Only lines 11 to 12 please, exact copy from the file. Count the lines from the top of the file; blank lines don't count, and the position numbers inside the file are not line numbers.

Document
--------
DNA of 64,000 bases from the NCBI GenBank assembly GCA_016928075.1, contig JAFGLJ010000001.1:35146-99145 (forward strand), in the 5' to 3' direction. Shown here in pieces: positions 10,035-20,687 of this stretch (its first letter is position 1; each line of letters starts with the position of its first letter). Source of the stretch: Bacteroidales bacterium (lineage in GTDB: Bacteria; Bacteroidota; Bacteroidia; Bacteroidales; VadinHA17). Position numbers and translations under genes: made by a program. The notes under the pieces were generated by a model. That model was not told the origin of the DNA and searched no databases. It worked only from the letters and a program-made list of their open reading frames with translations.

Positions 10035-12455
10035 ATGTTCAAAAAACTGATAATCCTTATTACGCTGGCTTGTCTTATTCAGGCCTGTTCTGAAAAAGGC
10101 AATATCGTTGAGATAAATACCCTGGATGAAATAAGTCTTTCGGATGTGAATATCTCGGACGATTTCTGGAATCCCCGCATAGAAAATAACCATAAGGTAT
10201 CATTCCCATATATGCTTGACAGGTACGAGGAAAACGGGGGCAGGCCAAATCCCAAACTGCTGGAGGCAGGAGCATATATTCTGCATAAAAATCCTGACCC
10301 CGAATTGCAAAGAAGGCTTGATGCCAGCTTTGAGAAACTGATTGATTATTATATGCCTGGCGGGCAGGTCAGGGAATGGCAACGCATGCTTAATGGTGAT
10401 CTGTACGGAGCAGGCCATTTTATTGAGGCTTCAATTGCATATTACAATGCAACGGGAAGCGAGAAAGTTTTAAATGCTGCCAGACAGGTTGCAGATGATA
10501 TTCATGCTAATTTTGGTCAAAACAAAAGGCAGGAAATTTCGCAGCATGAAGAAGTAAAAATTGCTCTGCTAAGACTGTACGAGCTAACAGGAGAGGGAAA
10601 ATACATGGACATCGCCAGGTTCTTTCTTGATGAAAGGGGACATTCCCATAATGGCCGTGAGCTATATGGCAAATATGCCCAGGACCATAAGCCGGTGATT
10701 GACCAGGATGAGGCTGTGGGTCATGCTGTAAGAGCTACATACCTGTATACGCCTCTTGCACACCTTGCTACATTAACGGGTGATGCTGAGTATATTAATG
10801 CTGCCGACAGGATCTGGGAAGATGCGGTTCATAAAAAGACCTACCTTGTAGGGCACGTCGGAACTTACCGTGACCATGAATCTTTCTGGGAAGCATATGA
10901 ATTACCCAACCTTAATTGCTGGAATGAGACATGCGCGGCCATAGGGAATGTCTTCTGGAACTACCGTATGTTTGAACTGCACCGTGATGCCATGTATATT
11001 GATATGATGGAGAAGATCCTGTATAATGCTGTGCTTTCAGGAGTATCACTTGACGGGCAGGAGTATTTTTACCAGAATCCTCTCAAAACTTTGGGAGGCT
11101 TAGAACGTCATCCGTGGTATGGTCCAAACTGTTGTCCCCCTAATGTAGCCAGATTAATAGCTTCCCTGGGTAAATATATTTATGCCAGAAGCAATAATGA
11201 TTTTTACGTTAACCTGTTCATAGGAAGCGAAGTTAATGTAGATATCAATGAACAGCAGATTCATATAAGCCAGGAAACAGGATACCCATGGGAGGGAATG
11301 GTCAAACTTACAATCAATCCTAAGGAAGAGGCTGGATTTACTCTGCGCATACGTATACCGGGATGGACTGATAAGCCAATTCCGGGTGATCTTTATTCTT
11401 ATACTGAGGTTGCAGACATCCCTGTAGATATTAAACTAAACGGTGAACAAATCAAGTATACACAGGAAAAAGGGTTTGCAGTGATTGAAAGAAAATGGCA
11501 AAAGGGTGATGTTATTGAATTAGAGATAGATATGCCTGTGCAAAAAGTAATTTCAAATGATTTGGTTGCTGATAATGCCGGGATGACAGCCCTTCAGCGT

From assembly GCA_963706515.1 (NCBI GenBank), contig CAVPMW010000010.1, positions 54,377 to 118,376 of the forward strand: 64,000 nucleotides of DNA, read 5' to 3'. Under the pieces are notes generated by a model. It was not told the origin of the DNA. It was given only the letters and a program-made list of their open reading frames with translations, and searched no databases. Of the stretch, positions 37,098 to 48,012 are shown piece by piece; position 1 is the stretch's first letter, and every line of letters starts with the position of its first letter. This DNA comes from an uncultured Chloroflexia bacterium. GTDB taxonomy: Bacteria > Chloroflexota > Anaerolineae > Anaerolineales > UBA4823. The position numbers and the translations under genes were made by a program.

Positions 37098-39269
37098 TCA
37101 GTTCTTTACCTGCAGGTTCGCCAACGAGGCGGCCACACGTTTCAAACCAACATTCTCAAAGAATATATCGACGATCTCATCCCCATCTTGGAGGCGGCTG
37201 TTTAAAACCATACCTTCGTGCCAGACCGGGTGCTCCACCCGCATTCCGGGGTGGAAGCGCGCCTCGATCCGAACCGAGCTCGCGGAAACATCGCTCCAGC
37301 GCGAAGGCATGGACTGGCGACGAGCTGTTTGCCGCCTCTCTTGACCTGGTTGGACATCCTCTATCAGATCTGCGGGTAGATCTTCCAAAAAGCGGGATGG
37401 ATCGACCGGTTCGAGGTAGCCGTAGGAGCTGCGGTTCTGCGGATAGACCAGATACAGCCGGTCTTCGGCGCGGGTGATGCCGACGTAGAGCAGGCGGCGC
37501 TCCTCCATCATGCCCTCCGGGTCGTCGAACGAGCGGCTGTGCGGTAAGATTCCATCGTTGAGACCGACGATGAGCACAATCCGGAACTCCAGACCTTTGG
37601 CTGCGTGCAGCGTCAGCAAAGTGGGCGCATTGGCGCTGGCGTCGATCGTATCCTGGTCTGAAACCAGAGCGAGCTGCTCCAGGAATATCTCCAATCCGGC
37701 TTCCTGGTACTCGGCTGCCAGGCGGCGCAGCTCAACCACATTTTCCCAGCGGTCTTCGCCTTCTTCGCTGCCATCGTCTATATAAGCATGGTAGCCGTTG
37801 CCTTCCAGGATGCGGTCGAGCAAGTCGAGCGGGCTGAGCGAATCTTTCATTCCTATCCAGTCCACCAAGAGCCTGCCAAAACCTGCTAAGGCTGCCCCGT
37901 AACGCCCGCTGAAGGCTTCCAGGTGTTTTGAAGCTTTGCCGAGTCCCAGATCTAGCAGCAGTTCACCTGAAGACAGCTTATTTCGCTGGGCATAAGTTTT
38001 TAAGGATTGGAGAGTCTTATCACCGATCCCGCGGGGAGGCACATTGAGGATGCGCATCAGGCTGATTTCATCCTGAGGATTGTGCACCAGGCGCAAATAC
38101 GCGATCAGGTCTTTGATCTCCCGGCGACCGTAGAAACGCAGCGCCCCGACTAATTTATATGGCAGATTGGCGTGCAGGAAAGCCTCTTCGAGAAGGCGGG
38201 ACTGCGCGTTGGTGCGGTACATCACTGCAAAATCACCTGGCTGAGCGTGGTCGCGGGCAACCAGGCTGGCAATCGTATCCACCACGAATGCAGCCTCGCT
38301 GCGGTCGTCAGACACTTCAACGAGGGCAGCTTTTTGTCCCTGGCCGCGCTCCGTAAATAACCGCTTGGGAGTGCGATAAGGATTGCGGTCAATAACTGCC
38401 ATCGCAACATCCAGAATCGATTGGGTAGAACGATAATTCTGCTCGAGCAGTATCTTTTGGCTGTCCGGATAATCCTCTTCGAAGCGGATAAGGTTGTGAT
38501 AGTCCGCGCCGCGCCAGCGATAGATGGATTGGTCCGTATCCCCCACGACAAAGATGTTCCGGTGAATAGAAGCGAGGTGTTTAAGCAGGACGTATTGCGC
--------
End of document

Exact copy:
10801 CTGCCGACAGGATCTGGGAAGATGCGGTTCATAAAAAGACCTACCTTGTAGGGCACGTCGGAACTTACCGTGACCATGAATCTTTCTGGGAAGCATATGA
10901 ATTACCCAACCTTAATTGCTGGAATGAGACATGCGCGGCCATAGGGAATGTCTTCTGGAACTACCGTATGTTTGAACTGCACCGTGATGCCATGTATATT